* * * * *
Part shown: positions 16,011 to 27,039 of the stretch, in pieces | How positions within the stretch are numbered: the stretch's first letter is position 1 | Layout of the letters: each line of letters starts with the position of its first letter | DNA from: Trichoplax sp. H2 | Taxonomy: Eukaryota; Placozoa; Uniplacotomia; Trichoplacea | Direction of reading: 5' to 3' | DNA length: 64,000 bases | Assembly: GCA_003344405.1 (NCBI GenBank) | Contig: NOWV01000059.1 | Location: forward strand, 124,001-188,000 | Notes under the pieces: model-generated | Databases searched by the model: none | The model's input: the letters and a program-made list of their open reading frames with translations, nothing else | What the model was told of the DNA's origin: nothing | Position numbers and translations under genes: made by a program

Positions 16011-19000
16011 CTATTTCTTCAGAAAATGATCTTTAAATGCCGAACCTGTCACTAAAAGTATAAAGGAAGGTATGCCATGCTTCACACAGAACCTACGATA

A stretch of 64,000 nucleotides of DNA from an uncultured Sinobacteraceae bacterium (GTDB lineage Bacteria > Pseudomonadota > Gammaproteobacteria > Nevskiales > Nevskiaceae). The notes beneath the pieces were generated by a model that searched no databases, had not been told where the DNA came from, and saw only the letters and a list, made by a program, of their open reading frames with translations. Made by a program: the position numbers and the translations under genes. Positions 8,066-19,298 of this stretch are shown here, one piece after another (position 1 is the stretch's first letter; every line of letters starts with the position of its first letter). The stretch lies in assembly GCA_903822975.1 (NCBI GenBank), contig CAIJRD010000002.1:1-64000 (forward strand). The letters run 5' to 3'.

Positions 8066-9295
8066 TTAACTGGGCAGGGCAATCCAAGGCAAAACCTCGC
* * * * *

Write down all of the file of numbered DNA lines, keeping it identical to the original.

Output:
Part shown: positions 16,011 to 27,039 of the stretch, in pieces | How positions within the stretch are numbered: the stretch's first letter is position 1 | Layout of the letters: each line of letters starts with the position of its first letter | DNA from: Trichoplax sp. H2 | Taxonomy: Eukaryota; Placozoa; Uniplacotomia; Trichoplacea | Direction of reading: 5' to 3' | DNA length: 64,000 bases | Assembly: GCA_003344405.1 (NCBI GenBank) | Contig: NOWV01000059.1 | Location: forward strand, 124,001-188,000 | Notes under the pieces: model-generated | Databases searched by the model: none | The model's input: the letters and a program-made list of their open reading frames with translations, nothing else | What the model was told of the DNA's origin: nothing | Position numbers and translations under genes: made by a program

Positions 16011-19000
16011 CTATTTCTTCAGAAAATGATCTTTAAATGCCGAACCTGTCACTAAAAGTATAAAGGAAGGTATGCCATGCTTCACACAGAACCTACGATA

A stretch of 64,000 nucleotides of DNA from an uncultured Sinobacteraceae bacterium (GTDB lineage Bacteria > Pseudomonadota > Gammaproteobacteria > Nevskiales > Nevskiaceae). The notes beneath the pieces were generated by a model that searched no databases, had not been told where the DNA came from, and saw only the letters and a list, made by a program, of their open reading frames with translations. Made by a program: the position numbers and the translations under genes. Positions 8,066-19,298 of this stretch are shown here, one piece after another (position 1 is the stretch's first letter; every line of letters starts with the position of its first letter). The stretch lies in assembly GCA_903822975.1 (NCBI GenBank), contig CAIJRD010000002.1:1-64000 (forward strand). The letters run 5' to 3'.

Positions 8066-9295
8066 TTAACTGGGCAGGGCAATCCAAGGCAAAACCTCGC